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Old Feb 2, 2012, 11:14 AM   #1
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Default Nighttime New York City HDRs

You don’t have to wait until very late at night to take nighttime shots of New York City. When Daylight Savings Time ends in the fall, it’ll be completely dark by rush hour when most people get out of work at 5pm.

I've been meaning to take advantage of the early sunsets in the wintertime and take pictures of NYC skyscrapers with windows aglow. I think they’re perfect for HDR (“high dynamic range” -- a digital technique for balancing lighting in a high contrast scene) because detail can be seen through windows -- or at least the ceiling lights inside brightly-lit rooms -- as opposed to the usual blown-out windows in traditional long exposure night shots.

However, each time I came out of my building I came up with excuses not to pull my camera out of my bag. Too cold. No clouds. Dull sunset. Too cold. I think part of the reason also is I just wanted to get home. In other words, I get lazy all of a sudden. As a result, we’re already halfway through winter, the sun is setting later and the evening getting brighter, and all I've managed are a paltry handful of shots. Soon it will be spring and shooting nighttime scenes will be over for me.

At least I have these photos enough to maybe satisfy my voyeuristic tendencies. New York City is the perfect place for that. I mean, try pointing your camera at homes at night in the suburbs and you will likely be greeted by cops.

Voyeurism and laziness. They’re traits I’m not particularly proud of. But that I’m afraid is the back story. So I’m rather hoping you don’t read my narrative, bask instead in the glory and wonder of my New York City nighttime HDRs, and satisfy your voyeuristic tendencies all from the lazy confines of your comfy couch.

#1)


#2)


#3)


Thank you for looking. C&C welcome.

Last edited by vvcarpio; Feb 2, 2012 at 1:26 PM.
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Old Feb 2, 2012, 12:14 PM   #2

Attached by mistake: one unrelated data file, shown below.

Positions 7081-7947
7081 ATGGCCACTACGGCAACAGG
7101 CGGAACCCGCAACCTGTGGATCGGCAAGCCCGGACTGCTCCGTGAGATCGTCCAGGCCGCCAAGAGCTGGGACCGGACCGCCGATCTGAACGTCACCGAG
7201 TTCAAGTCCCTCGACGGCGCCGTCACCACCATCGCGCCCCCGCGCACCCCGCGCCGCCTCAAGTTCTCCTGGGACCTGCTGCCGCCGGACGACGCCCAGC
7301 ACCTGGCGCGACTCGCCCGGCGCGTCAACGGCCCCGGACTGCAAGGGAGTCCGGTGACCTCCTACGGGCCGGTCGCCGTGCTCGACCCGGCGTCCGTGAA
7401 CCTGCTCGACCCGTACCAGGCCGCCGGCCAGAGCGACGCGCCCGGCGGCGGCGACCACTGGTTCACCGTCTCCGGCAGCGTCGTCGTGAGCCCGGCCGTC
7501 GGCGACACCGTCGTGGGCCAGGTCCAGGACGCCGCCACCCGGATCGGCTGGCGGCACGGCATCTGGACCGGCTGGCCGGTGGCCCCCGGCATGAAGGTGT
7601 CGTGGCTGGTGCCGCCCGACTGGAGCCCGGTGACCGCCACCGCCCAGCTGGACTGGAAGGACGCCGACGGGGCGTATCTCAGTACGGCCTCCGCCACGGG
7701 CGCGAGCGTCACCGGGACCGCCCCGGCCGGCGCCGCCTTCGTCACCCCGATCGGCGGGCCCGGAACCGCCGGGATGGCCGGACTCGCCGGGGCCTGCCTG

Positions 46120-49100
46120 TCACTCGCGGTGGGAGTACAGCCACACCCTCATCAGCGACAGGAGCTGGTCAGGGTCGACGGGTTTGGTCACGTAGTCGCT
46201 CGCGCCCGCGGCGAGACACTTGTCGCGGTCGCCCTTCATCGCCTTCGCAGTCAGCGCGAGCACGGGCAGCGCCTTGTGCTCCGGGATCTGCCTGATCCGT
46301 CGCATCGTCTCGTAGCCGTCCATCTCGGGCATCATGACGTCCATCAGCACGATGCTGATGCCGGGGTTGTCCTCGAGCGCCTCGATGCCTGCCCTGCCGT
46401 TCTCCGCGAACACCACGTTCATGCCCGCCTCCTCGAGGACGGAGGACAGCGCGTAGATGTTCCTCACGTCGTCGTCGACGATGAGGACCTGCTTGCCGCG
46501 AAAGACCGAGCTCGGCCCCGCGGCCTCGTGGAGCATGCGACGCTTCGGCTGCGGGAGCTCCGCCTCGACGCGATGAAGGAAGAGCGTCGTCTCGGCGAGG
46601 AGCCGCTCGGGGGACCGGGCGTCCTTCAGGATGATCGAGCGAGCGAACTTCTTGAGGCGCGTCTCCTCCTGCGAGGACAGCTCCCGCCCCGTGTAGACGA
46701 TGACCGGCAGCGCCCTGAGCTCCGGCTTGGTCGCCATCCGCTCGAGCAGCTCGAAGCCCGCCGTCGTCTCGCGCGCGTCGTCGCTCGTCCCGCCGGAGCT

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Thanks for braving the weather to capture these neat shots.
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Old Feb 2, 2012, 2:35 PM   #3
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they are all great but the first takes the tin from the biscuit .... very nice indeed
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Old Feb 2, 2012, 10:41 PM   #4
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SO cool! Or rather, SO good! Thanks for posting these.

I do know what you mean about being able to see into windows and all - I once took some HDR photos of a building at some distance from me, using a fairly long lens and long shutter speeds to try to get traffic light streaks. They weren't entirely successful, but I found out that one floor above ground level has a gym/fitness center in it, you can see the treadmills in the picture. Never knew that.

And I agree - while all are excellent, the first one is definitely my favorite.
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Old Feb 3, 2012, 10:35 AM   #5
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Thank you, Walter, simple, mtngal.

mtngal, yes I get kicks, too, out of seeing through windows in HDR-edited photos taken at night.

I see many great, non-HDR city night shots that the photographer would rightfully be proud of, but sometimes I wonder if it can even be made better if some detail showed in those sun-bright, featureless windows.

So I'm thinking, since the photographer is already using a tripod to take the timed exposure, why not take a second shot this time metering for the windows? The two images -- one bright and one dark but with details visible inside the windows -- can then be combined even without the use of HDR with little work. The first image's windows can be replaced with the second image's detail-rich windows using Photoshop's built-in masking tools.

Below is not meant to be a tutorial but I thought I'd post my experiment (to sort of give back to the community that help me greatly to improve my photographing and post-processing skills...).

#1) In the first image below, many of the windows are too bright or "blownout".


#2) So I'd like to replace the blownout windows above with the better exposed windows from the second (darker) image below.